What A Fool Believes
by Jake Block
“What a fool believes, he sees.
No wise man has the power to reason away;
What seems to be
Is always better than nothing.”
— What A Fool Believes (The Doobie Brothers)
We’re “the children of the third side option,” as Satanists. We know (or should) that there are at least three sides to every question and at least three solutions to every problem. Seldom is our answer given in the heads or tails decision of the coin flip because we know that there is always that chance, slim though it might be, that the coin will land on its edge, than that edgewise option is where the magic in all things lies. We ask, “Is going with my gut feeling the right thing to do?” The coin lands on heads, and we are fate-certain that that is what we must do. The coin lands on tails, and the certainty of fate automatically changes to be against us, and we are then forced to come up with an other way to solve our dilemma… or go for two out of three tosses of the coin.
But then with all of the drama of a Stephen King novel, the coin lands on its edge, and things begin to get a little weird. It is at this time when we realize that the answer doesn’t always need to be yes or no. It could be BOTH.. and it could be NEITHER. It’s the realm of the mind when the bizarre and unpredictable begin to make sense, like having eleven simultaneous dimensions, all functioning at this exact same moment, and we have the ability to scan them all in our mind and see the possible outcomes of any question and then choose the one that is most satisfying to us, rather than leaving it all to chance.
Now, in my mind’s eye, I can see any number of people reading this to be shaking their heads “yes,” in response to this scenario, so this question must be asked. If the third side option is valid and we claim to be open to it in our daily lives, then why is it that some of us are so damned dogmatic and cock-sure that we are right on everything? Our very existence is but one option and one its set of options to be considered in our own lives, but we feel that we have the right (and in some cases the mandate,) to press our opinion as the only option to others. If they refuse our wise counsel, even if they never asked for it in the first place, we think them a fool, knowing they’ll make foolish choices and thereby fail, which we are certain will make them see our wisdom. In our third-side world, we are always the arbiter of everything.
My question is, “Why should we bother?” What a fool believes really isn’t our business, and while it might feel good on a personal basis to show a fool the fallacy of his train of thought, the chances of actually affecting change is slim. People, as a rule, only change when it is in his best interests on a bottom-line level to change one’s mind or modify one’s behavior. This change is most often possible in the realm of the physical, but when it comes to things believed on “blind faith,” not so much. While changing one’s attitude or convincing one to do something physically to better one’s life, there’s a tangible aspect that they can see or feel in terms of physical comforts or financial enrichment. But even as it costs them nothing to “believe,” abandoning a long held belief can produce a sense of loss and/or violation of one’s personal sovereignty, especially when it is done at the behest of another.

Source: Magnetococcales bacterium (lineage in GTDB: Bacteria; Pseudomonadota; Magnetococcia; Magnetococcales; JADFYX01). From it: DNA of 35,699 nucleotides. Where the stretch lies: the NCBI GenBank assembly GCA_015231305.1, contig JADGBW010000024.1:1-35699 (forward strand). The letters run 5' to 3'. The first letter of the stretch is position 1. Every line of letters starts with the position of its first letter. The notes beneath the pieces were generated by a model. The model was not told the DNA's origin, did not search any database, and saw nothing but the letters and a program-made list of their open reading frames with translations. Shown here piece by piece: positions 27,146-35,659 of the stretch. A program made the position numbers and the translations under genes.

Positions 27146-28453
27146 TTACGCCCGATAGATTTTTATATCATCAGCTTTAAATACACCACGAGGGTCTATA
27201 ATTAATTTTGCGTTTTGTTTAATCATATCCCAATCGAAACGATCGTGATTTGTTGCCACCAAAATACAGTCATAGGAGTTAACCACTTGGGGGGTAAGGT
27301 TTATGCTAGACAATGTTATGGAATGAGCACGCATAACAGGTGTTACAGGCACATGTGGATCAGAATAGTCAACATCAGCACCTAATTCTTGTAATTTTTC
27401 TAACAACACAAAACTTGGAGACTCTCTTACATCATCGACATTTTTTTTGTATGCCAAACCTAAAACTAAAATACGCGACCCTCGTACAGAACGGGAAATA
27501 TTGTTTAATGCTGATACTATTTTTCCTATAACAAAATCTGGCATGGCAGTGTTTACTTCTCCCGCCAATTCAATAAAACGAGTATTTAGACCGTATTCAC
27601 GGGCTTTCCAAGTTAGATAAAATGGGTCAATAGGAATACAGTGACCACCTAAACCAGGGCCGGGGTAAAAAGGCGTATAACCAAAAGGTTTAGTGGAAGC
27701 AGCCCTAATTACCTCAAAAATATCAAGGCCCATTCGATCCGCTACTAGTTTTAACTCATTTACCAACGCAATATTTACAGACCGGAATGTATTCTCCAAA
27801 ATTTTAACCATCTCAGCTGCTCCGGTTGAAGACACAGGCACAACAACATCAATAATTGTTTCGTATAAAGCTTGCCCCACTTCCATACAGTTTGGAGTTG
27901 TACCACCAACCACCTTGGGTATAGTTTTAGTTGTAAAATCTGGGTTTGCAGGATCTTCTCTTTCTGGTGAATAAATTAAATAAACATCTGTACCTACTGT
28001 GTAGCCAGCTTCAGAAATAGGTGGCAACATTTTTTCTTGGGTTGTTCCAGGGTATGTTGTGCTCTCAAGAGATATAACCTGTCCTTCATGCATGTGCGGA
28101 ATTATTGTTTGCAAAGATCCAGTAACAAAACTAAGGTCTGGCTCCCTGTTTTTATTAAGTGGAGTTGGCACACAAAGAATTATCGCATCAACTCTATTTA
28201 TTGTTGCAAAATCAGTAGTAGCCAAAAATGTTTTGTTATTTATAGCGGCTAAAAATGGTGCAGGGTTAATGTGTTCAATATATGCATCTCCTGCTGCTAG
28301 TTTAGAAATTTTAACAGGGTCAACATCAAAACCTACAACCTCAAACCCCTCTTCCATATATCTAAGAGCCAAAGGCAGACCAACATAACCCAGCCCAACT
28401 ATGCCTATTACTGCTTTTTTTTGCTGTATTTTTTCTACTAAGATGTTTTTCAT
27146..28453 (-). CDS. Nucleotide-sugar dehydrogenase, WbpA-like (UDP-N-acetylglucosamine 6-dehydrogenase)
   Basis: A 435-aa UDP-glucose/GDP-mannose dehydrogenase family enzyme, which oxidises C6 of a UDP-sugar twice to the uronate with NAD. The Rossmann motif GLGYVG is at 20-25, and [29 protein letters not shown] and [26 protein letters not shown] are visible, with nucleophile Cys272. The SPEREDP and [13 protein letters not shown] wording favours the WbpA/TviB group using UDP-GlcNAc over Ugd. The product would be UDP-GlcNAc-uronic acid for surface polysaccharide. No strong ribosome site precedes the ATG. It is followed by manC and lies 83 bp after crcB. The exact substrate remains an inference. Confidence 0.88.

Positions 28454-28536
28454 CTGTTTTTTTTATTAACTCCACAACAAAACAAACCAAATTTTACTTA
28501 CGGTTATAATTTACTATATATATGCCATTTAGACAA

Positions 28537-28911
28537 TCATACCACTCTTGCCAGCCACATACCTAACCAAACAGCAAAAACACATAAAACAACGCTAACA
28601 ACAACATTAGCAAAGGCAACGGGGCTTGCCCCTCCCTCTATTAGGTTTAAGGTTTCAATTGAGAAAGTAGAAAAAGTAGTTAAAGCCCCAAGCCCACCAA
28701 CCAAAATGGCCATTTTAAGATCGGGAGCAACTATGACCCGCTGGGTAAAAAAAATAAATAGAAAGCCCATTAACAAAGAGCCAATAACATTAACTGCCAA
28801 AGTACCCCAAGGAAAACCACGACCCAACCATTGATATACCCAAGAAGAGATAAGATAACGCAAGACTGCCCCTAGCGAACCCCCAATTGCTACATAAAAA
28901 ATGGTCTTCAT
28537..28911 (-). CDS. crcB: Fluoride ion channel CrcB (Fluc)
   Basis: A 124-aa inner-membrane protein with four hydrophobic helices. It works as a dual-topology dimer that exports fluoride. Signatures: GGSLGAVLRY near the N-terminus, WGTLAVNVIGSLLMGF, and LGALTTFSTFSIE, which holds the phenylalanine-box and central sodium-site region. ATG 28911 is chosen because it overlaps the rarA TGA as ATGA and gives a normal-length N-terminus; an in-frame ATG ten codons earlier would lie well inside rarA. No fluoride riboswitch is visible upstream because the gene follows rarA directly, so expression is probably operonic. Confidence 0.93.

As an outside entity, those who do manage to get someone to change their mind and believe as they do get nothing, other than the fleeting feeling of self-accomplishment… at what? Making a fool realize he was foolish? Well, you know, that and four bucks will get your a Cafe Latte Venti at Starbucks. And the reality usually is, that after paying lip service to your lucid, well-thought-out rebuttals to their personal beliefs, they’re going to simply move back to their original stance, or move on to something equally foolish, as soon as you walk out the door. You could have better used your time reading a good book, taking a nap, or realizing that it’s not your responsibility to be the leader of the thought police.
In the five decades that I have been a Satanist, I can’t remember a single instance in which I have seriously sought to dissuade another of their personal beliefs, nor have I told anyone that they should be a Satanist or, to present, that they should become a member of The Sect of the Horned God. The truth is that I am simply not that invested in their lives. What they do or what they believe is simply something that I really don’t care about on a more than base level. If asked, I MIGHT toss the coin for them, but in the end, my interpretation of the coin toss, is no more valid than theirs, even if they understand the third side option that that toss could present. Most people aren’t prepared to see that coin standing on edge, and would see the anomaly more than they would see the opportunity it presented.
My bottom line is to let the fool believe whatever it is that the fool will believe. If someone asks for my opinion, and I have a couple of minutes to waste, I might voice it, or just as likely, I could just shrug my shoulders and walk away.